Even though I thought I had prepared myself for something like this, at least after Wednesdays bad colic attac, it still feels unreal that I've lost my horse. I still walk into the stable with a part of me expecting him to stick his head out to greet me. The stable feels empty even though it's full of horses.
The last days have been filled with crying and coping, and it's going to take time. I'm grateful that I'm surrounded by great people who support me, at home and in the stable. I've gotten the opportunity to ride a schoolmaster some days of the week, for which I'm very thankful. I want to keep going.
At least we now know what was bothering him this whole time, and even if it's no direct comfort it at least a relief, after almost 7 months, to not having to always be frustrated because there's no diagnosis to be made.

Fonti and Flintstone


Last December Fonti and I took part in a small Christmas show at the stable. In the first clip we're just showing the different gaits (Fonti is the second horse entering at the start of the video) and in the second clip we're part of a quadrille (horse no 4).

lørdag 30. april 2011

Leipzig next!

I keep planning to update the blog, but other things keep coming in the way.

Now I'm off to Leipzig and the World Cup dressage final together with 3 others, so I'm really looking forward to this evening!

mandag 4. april 2011

Workshop and a photo shoot

This past weekend I attended the "First International Workshop of Veterinary Neuroscience", arranged by TiHo, my school. Even though it's a bit (!) above my level of knowledge, a friend of mine (also a veterinary student) and I decided to go anyway. It was free of charge (thank you pharmaceutical companys!) and so at least we 'd get a free lunch... But it really turned out to be a great workshop. Even if I understood very little of some presentations, the lectures by visiting professors were very inspiring.

Especially the lecture from a professor from Yale medical school was great. What struck me the most was the way he so enthusiastically presented his knowledge, and really made you want to learn more. I'm sure that the Germans there who also held lectures are also highly motivated and fascinated by their field of interest, but they don't show it at all. I guess that's not the German way...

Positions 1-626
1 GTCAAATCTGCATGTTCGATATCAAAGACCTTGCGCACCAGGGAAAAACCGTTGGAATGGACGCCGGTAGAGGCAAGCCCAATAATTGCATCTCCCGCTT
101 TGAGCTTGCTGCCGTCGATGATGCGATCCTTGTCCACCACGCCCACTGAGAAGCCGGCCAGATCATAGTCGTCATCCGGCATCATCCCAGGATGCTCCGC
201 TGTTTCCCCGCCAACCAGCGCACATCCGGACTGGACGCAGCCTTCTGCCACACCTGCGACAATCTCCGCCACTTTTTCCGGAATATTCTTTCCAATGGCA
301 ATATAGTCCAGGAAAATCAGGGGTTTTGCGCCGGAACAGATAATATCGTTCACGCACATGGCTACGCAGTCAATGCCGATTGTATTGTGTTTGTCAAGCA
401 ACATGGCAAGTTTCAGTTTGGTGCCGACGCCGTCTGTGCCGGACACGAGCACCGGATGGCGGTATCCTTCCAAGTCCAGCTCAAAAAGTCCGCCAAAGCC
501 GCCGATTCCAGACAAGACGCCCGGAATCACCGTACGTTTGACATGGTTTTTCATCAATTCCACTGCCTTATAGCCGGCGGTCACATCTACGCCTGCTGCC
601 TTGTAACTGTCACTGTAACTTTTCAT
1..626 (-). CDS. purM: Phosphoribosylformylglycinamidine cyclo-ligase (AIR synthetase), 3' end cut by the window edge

The most interesting presentation was held by a doctor from the Hannover medical school, who showed how they experimentally used spider silk fibres (!!) as a guiding material to bridge a 6 cm nerve defect in sheep. They keep spiders (I've forgotten the name of the breed) at the school and harvest the fibers that they produce to repair the damaged nerve. Certainly changed my view of cobwebs!

This past week we've had some amazing weather, the highlight being Saturday with 24 degrees C. It felt like summer! Finally it's goodbye to the indoor arena, and the horses love training outside too of course. I went to a stable in the southern part of Hannover to take some pictures of my friend D and the horse she rides. I've uploaded some that I thought turned out well here.

mandag 28. mars 2011

Having a ball

As part of my plan to prevent Fonti from eating sand because he's bored, I bought him a bright blue ball to play with. Here's what I was hoping for:

Picture from here

Unfortunately (although not totally unexpectedly), here's what happened:

This paddock ain't big enough for the both of us

I'll just remove you from my domain (even though I'm slightly scared)

Eiii, it moves!

If I stare at it long enough maybe it'll go away

You can't even be eaten. Useless.

I bet the sand tastes better on the other side of the fence...

lørdag 19. mars 2011

Today's little highlight

Proud mother Dee-Day and her 12 hour old foal, born late last night. He looks like he's 3 or 4 days old I think, and he's already cantering around outside... They sure do grow up fast!

torsdag 17. mars 2011

To brand or not to brand...

Currently there's a huge debate going on in Germany, dividing riders, horse breeders and other horse people. The last couple of years some groups have begun to campaign against the tradition of branding foals. Recently it all came to a boiling point after this poster was published from a German animal protection organization.

The brand is that of the Hannoveraner, one of the most recognized of the brands. The text over the girls head reads "feel like a horse". This poster is part of a larger campaign, another is this one against castration of piglets without anesthesia:

(More posters can be seen here).

The discussion regarding branding can be summed up as follows: the German government (more specifically the Agricultural Department), the national Veterinary Organisation (Bundesverband Praktizierender Tierärzte, BPT) and some/many riders want to ban the practice of branding. Some/many riders, the German federation, horse breeders (at least the ones that make themselves heard) and the breeding associations want to keep it.

There are 4 main points that are being discussed:
1) Most importantly, the pain caused (or supposed pain, to those who defend branding) to the horses
2) How to best identitfy horses
3) Marketing
4) Money